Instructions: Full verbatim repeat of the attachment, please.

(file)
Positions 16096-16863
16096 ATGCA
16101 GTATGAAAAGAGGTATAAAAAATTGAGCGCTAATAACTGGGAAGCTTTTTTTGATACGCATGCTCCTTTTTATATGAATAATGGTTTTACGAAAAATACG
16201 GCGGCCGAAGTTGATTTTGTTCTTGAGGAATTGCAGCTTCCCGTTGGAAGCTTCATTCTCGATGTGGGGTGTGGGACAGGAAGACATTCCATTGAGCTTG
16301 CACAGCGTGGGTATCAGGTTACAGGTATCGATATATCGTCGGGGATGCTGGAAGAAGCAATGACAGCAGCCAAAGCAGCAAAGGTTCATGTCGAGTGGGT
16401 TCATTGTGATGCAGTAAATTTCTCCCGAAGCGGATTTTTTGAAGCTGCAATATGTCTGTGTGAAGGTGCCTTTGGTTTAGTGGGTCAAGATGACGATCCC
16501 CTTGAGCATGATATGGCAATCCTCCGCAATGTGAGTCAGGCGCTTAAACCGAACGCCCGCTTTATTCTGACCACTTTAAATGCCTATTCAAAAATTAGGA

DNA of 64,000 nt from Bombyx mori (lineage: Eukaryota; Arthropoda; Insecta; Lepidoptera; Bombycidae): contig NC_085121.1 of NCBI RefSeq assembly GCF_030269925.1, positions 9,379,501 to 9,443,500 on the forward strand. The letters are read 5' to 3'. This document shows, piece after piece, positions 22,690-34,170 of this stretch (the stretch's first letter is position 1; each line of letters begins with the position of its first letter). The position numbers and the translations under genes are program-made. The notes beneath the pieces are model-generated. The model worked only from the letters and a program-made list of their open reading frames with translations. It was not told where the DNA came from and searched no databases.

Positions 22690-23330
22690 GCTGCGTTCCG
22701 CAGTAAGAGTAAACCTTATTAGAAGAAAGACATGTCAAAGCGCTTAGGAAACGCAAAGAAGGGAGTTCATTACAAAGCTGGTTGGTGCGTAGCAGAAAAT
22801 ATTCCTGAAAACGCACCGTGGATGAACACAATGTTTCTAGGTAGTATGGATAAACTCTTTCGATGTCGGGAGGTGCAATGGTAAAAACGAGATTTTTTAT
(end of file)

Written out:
Positions 16096-16863
16096 ATGCA
16101 GTATGAAAAGAGGTATAAAAAATTGAGCGCTAATAACTGGGAAGCTTTTTTTGATACGCATGCTCCTTTTTATATGAATAATGGTTTTACGAAAAATACG
16201 GCGGCCGAAGTTGATTTTGTTCTTGAGGAATTGCAGCTTCCCGTTGGAAGCTTCATTCTCGATGTGGGGTGTGGGACAGGAAGACATTCCATTGAGCTTG
16301 CACAGCGTGGGTATCAGGTTACAGGTATCGATATATCGTCGGGGATGCTGGAAGAAGCAATGACAGCAGCCAAAGCAGCAAAGGTTCATGTCGAGTGGGT
16401 TCATTGTGATGCAGTAAATTTCTCCCGAAGCGGATTTTTTGAAGCTGCAATATGTCTGTGTGAAGGTGCCTTTGGTTTAGTGGGTCAAGATGACGATCCC
16501 CTTGAGCATGATATGGCAATCCTCCGCAATGTGAGTCAGGCGCTTAAACCGAACGCCCGCTTTATTCTGACCACTTTAAATGCCTATTCAAAAATTAGGA

DNA of 64,000 nt from Bombyx mori (lineage: Eukaryota; Arthropoda; Insecta; Lepidoptera; Bombycidae): contig NC_085121.1 of NCBI RefSeq assembly GCF_030269925.1, positions 9,379,501 to 9,443,500 on the forward strand. The letters are read 5' to 3'. This document shows, piece after piece, positions 22,690-34,170 of this stretch (the stretch's first letter is position 1; each line of letters begins with the position of its first letter). The position numbers and the translations under genes are program-made. The notes beneath the pieces are model-generated. The model worked only from the letters and a program-made list of their open reading frames with translations. It was not told where the DNA came from and searched no databases.

Positions 22690-23330
22690 GCTGCGTTCCG
22701 CAGTAAGAGTAAACCTTATTAGAAGAAAGACATGTCAAAGCGCTTAGGAAACGCAAAGAAGGGAGTTCATTACAAAGCTGGTTGGTGCGTAGCAGAAAAT
22801 ATTCCTGAAAACGCACCGTGGATGAACACAATGTTTCTAGGTAGTATGGATAAACTCTTTCGATGTCGGGAGGTGCAATGGTAAAAACGAGATTTTTTAT